Stewart Cink: A Long Way From the British Open

Stewart Cink was the guy who beat the revered Tom Watson in the 2009 British Open. Had Watson won, he would have been the oldest player to win a major at 59 years old. Taking out Watson in the four-hole playoff was like beating Huck Finn. As the AP reported at the time:

Watson stood on the 18th tee one last time, trailing the playoff by four shots, blinking away tears. He wasn’t alone in his sadness. Thousands of fans who filled the grandstands for the first time all week sat in stunned silence.

Rarely does a major championship end like this one — to polite applause from a gallery of long faces.

And no one could say that Cink didn’t earn it. He made a 12-foot birdie on 18 to tie Watson when he was unable to get up and down from over the back of the green. From the AP again: 

Cink, who was never atop the leaderboard all week until Watson missed the winning putt, was flawless in the playoff. He opened with two pars, finished with two birdies and won by six, the largest margin in this format.

But still, he had beaten Huck Finn, the players’ player, the champions’ champion, the gentlemen’s gentleman, the model of decorum and sportsmanship. Oh, what they will say about this man when he is gone; the superlatives will never end.

Cink won $1.2 million for the victory and ended up with $2.8 on the year. One of the best things about winning a major these days is that not only do you earn the prestige of such a victory, you earn the 5-year exemption that goes with it.

2010 was a bit of a letdown with just $1.6 million, but absent the Open, about what he would have done in 2009.

2011 was when the alarm bells should have sounded, and perhaps they did, but he had a 5-year exemption and no worries. He only won $909,000.

2012 made it clear that the house was on fire. Winning only $477,000. He missed 7 of 22 cuts and withdrew once. He had 4 top 25s, but made only one six-figure check.

He began to take action to turn things around:

I started working with the coach at my home course in Sugarloaf named Mike Lipnick.  And he and I just kind of went back to fundamentals at the end of last year, and I asked him one day, to take a look at my swing and tell me what he thought was different from five years ago, and also tell me what my strengths and weaknesses were.

We worked for about 30 minutes and he looked at me and said, “To be honest with you, I don’t see a lot of strengths here.”  So that was a little bit of a wake‑up call for me because I still felt like I had some strengths, at least.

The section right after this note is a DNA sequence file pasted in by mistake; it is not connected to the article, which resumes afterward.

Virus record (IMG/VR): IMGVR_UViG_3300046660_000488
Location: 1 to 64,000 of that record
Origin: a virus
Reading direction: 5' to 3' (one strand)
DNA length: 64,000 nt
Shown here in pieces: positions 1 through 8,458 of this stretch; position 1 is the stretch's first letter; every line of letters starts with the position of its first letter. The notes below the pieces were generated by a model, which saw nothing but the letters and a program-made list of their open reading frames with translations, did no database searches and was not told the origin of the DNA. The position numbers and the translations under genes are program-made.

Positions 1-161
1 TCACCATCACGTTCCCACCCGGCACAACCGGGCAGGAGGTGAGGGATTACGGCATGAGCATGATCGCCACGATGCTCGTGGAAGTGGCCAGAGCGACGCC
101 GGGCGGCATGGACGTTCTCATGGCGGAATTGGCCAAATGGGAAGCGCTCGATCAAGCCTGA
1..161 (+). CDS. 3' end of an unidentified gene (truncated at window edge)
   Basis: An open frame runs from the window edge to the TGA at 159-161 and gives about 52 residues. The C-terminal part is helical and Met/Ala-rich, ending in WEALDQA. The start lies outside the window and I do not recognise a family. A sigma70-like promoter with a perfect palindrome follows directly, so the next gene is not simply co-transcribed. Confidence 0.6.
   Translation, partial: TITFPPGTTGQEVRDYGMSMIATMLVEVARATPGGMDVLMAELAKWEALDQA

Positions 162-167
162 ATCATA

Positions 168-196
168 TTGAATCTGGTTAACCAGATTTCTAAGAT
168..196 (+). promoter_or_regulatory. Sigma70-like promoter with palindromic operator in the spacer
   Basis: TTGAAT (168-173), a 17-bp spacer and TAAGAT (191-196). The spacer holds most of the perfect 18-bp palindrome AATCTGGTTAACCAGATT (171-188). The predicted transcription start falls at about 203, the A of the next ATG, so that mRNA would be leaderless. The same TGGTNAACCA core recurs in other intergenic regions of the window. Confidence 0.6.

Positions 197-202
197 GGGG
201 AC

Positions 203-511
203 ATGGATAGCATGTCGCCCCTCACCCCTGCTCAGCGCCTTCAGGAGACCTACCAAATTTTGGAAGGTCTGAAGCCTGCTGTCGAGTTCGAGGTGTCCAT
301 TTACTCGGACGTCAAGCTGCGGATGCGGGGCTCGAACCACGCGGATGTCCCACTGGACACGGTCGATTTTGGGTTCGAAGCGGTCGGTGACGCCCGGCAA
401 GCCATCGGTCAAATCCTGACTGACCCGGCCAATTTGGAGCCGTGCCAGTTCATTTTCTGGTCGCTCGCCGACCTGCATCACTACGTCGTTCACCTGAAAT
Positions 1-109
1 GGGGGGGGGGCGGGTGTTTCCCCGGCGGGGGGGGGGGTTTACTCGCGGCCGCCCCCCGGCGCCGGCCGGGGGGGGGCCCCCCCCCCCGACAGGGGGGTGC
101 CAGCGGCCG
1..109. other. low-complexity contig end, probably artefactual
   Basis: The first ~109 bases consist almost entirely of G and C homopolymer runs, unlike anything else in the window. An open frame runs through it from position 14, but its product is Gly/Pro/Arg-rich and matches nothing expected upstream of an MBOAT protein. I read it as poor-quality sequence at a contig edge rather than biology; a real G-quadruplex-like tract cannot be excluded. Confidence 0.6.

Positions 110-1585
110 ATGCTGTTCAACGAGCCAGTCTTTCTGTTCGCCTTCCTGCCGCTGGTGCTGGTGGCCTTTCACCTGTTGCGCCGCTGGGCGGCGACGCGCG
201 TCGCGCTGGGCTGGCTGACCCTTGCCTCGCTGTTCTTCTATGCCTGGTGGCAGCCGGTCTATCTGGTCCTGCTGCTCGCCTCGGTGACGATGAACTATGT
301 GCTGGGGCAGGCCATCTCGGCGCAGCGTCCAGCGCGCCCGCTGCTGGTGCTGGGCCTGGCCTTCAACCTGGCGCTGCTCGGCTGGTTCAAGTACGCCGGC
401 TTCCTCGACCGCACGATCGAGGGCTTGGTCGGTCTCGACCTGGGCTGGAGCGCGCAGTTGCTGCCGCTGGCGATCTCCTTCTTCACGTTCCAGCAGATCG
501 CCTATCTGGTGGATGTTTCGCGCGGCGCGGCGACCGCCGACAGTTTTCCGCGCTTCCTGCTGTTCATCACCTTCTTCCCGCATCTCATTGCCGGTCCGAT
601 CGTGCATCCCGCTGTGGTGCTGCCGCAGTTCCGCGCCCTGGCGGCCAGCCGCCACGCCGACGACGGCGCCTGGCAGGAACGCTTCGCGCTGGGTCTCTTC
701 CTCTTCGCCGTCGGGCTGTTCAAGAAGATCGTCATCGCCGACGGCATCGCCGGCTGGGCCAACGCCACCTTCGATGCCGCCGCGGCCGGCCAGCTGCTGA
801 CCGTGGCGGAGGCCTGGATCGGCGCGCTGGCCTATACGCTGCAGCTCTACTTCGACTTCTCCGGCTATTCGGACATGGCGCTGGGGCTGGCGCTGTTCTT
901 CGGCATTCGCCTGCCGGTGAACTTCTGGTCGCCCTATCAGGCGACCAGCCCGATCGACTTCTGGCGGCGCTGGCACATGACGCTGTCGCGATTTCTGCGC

But he said, “I don’t really see it.  You’re not really doing a whole lot of good stuff right now.  You’re not helping yourself out.”

What you need in circumstances like that is someone who will tell you the truth and not just tiptoe around what he really thinks:

What I took from that was that he was prepared to be pretty honest with me and he wasn’t going to sugarcoat just because I’m an experienced veteran Tour player and he was a teacher at a local club.

And so the festivities began. But the good news was that it wasn’t about rebuilding a swing, it was about enabling something that was already there:

So we just started working on some fundamental stuff and getting back to more basic stuff that I came out on Tour with and a little more setup-oriented type of changes where I’m unlocking my potential to swing the club the right way at the setup and not by trying to make some [compensating] motion with my upper body or arms or anything.

And here’s something that gives us some insight into how a Tour veteran thinks; he’s not looking for perfection because he knows it doesn’t exist:

It’s a process that I’m still in sort of the very beginning stages of.  But out here, I think that you’re playing, even though one round and one shot are sometimes very important, you’re still trying to play the percentages, where out of a thousand shots, you want the highest number of those to be good.  And that’s what I’m after.

I’m after that overriding quality, not necessarily go out there tomorrow and shoot a 26 from the first tee box.  So this is just part of the steps that I need to take to get comfortable being in contention and trusting myself and trusting my swing and what I’m doing with Mike.